With the anticipation of tryouts right around the corner, athletes at all ages are focused on getting coaches attention and impressing them so they can earn a spot on the team. Here are some key attributes coaches look for according to Revolution Volleyball Academy Director and Badger Region Board member Heather Curley:
Coaches will look for speed, agility, flexibility, coordination, movement and footwork. They look at an athletes build, looking for good strength.
Because volleyball involves a lot of jumping, coaches will look at how high the athlete jumps and how high above the net they can reach.
Most coaches will look at athleticism even more than technique and skill because if the tryout candidate is not a really good athlete, volleyball becomes a lot harder.
The coach will look to see if the athlete demonstrates that they are willing to try new positions, willing to change their current technique and take corrective criticism rather than being set in their ways. Some players have skill and athletic ability but they don’t want to change.
Coaches look for athletes that are vocal, energetic and encouraging with teammates. They will look to see if the athlete has a good volleyball IQ or court sense which involves quick thinking and problem solving. There is a difference between talking – calling for the ball and communicating which includes giving information to their teammates as the game is being played out.
Coaches check to see if you demonstrate leadership by your example, instruction, how you communicate with your teammates and your hard work ethic. Athletes that are leaders make the other athletes around them better.
Personality plays a important role for many coaches because as they are deciding on what players to take on to their team they must consider the kind of team chemistry they wish to build.
My name is Heather Curley, and I am excited to be this year’s Junior Rep on the Badger Region Board of Directors. I am also the Club Director and 10s and 11s coach for Revolution Volleyball Academy and Varsity Assistant Coach at Kettle Moraine High School.
These positions allow me to stay involved in the sport I love all year round. In her column this issue, Heather answered a few questions offered up by Badger Region staff.
What do you want the Region to do more of? Less of?
I would like to see more programs for our younger athletes Particularly 6-9 year olds. There has been an increase in the last couple years but I feel there could be more opportunities. Not necessarily tournaments but more camps, clinics and ways to introduce the sport at those age levels.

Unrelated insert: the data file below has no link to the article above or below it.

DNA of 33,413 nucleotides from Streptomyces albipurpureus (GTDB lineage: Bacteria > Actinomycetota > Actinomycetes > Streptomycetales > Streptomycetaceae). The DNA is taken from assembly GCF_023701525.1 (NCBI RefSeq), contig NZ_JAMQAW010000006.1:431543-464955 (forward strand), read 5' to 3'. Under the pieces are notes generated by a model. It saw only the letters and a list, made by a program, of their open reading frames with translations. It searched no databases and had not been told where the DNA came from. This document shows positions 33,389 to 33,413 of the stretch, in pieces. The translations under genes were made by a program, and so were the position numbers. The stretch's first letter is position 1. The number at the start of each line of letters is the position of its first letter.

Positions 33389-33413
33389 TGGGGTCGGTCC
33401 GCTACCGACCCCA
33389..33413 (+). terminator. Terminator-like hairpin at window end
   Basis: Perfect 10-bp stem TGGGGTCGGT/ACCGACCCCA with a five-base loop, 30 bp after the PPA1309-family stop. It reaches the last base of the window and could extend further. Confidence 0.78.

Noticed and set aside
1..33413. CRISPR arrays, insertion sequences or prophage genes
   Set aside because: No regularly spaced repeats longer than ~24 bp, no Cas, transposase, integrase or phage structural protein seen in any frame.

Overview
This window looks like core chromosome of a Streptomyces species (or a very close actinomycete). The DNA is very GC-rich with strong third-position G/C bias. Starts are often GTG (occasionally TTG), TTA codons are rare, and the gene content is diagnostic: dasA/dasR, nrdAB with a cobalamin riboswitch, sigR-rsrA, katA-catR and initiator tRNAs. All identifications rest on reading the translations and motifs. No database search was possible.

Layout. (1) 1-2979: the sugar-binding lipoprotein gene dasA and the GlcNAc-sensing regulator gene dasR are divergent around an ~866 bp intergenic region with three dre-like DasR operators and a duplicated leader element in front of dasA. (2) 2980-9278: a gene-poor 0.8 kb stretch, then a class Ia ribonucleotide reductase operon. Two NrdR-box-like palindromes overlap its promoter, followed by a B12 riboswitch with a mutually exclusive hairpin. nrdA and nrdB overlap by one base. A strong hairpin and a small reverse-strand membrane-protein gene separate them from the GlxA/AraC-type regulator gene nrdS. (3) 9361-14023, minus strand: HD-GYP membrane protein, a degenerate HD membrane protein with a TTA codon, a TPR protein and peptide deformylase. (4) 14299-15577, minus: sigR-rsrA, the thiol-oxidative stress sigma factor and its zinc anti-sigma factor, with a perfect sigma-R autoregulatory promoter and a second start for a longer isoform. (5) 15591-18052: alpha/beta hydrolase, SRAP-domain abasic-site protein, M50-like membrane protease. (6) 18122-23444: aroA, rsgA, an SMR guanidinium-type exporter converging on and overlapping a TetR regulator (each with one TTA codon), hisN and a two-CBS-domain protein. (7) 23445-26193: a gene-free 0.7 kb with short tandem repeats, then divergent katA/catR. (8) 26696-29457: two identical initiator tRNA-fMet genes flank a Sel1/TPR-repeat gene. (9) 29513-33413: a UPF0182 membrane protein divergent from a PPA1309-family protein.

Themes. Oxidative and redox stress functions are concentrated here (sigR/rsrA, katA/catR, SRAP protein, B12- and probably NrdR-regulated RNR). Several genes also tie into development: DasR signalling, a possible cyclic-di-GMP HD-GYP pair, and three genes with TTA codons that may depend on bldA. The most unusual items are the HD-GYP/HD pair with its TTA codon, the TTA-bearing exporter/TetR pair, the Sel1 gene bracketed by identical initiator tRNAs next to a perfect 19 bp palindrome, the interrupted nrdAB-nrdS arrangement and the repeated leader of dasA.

What programs are important to you?
The new Serve United program is important to me as I coach 10s and 11s and this program is especially helpful with our younger teams. The best take-away from this program is that parents get the opportunity to step in and know what it’s like to have to make decisions that our officials and athletes have to quickly make. I see too often parents charging the work crew pointing out missed points and supposed bad calls. I hope this eliminates a lot of these issues.
What are your favorite events, and how do you want to see them grow?
The Badger Region Championships is my favorite event run by the Badger Region. It’s awesome to see the players faces in awe as they first step into the Wisconsin Center. The Badger Region does a great job at promoting this event as it continues to grow. With all the players and families that attend this big event it would be great to see some introduction clinics for the younger siblings of the players or possibly education clinics for the parents on volleyball.
Do you like tournaments or do you like practices?
Definitely practice. You can do more instruction. Tournaments will be more enjoyable and less stressful if you have put in the practice time. Practice is simply the only way to get better.
What influenced you to coach?
While loving the many sports I participated in I was always fascinated in the coaching aspect. To this day I remember every coach I had whether it was in a good way or bad way. Too often I hear athletes say “I never learned that skill or position.” I can relate as I grew early and as a fifth grader stood 5’6. I was the middle on the volleyball team and the center on my basketball team. Coaches did not teach me to pass or dribble a ball.
As eighth grade approached and other athletes started to catch up to my height and grow taller I needed to learn those skills and was behind. I knew when I became a coach I would made sure my athletes were taught all fundamentals. I feel a good coach works with each player to be the best athlete they can possibly be by teaching the right techniques while offering valuable lessons about teamwork, hard work and competition and by educating parents on the sport. Which for volleyball is not the sport most parents are familiar with.